HunchEBay has acquired the recommendation engine Hunch. The price tag was around $80 million, according to Mike Arrington. Founded in 2007 by Chris Dixon and Caterina Fake, Hunch built a "taste graph," a website and API that provided insights into users' affinities with different people, services, brands, and websites.

In an interview with Betabeat, Dixon pointed to precisely this sort of insight as the rationale for the startup's acquisition: "eBay is a very unique retailer," Dixon told Betabeat. "When grandma posts a sweater for sale, it doesn't have metadata to help sort and identify it. In working to understand users' tastes on the open web, this is the challenge we have been solving at Hunch." Betabeat says that, "Something like 70% of items on eBay don't have traditional metadata like product IDs." No metadata on eBay transactions means little opportunity for eBay itself to build a sophisticated recommendation engine, and clearly the acquisition of Hunch is meant to address that.

But there's a flip side to this equation, too, as Betabeat describes it: "eBay's 97 million users and 200 million active listings add up to 9 petabytes of data across two billion daily page views. 'There is only so much you can teach your system with the big academic data sets that are publicly available,' Dixon said. 'With eBay's data behind us, expect Hunch to get much, much better'."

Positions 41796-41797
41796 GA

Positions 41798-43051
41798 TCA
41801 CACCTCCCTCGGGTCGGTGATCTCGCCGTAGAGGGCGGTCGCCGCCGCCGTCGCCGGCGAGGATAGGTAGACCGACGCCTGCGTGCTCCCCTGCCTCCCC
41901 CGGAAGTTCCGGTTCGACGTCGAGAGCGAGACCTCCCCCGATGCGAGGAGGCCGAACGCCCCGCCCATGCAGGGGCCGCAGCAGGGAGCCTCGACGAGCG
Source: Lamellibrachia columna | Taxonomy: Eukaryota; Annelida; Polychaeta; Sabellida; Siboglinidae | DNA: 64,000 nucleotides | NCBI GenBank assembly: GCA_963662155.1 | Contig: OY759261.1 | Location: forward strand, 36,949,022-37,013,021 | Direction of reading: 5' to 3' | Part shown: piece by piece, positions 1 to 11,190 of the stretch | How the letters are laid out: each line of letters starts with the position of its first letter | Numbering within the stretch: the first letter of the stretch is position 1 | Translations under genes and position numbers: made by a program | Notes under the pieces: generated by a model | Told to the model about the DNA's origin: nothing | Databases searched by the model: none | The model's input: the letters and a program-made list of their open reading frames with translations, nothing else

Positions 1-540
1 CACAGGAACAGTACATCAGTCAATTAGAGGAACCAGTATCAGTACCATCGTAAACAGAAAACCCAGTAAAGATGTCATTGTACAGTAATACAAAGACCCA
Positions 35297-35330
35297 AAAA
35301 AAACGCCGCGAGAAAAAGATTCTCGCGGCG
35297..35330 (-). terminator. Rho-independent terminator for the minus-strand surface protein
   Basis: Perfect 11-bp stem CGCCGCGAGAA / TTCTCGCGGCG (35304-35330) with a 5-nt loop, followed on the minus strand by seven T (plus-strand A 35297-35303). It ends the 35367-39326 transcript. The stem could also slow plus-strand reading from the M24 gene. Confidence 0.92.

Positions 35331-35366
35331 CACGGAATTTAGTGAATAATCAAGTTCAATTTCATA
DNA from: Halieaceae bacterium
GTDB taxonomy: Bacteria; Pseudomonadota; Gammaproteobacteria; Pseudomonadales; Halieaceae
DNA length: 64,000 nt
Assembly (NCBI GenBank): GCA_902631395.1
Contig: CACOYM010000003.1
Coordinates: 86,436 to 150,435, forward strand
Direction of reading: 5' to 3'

Faster than the speed of light?

Earlier this fall, scientists at CERN said they'd clocked neutrinos traveling faster than the speed of light. Since this changes everything, there's been an open call to other scientists to replicate the findings.

There've been a couple of new salvos this week: The Italian Institute for Nuclear Physics (INFN), which runs the Gran Sasso lab, has just confirmed the test results, The Economist reported. Then, another Italian site reported different findings. The ICARUS experiment said that, no, the original research hadn't adequately accounted for the neutrino's energy upon arrival. Recalculating the data, they argued that the neutrinos were still traveling at the speed of light — no faster.

So is the Theory of Relativity still intact? Stay tuned ...

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November 17 2011

Strata Week: Why ThinkUp matters

Here are a few of the data stories that caught my attention this week.

ThinkUp hits 1.0

ThinkUpThinkUp, a tool out of Expert Labs, enables users to archive, search and export their Twitter, Facebook and Google+ history — both posts and post replies. It also allows users to see their network activity, including new followers, and to map that information. Originally created by Gina Trapani, ThinkUp is free and open source, and will run on a user's own web server.

That's crucial, says Expert Labs' founder Anil Dash, who describes ThinkUp's launch as "software that matters." He writes that "ThinkUp's launch matters to me because of what it represents: The web we were promised we would have. The web that I fell in love with, and that has given me so much. A web that we can hack, and tweak, and own." Imagine everything you've ever written on Twitter, every status update on Facebook, every message on Google+ and every response you've had to those posts — imagine them wiped out by the companies that control those social networks.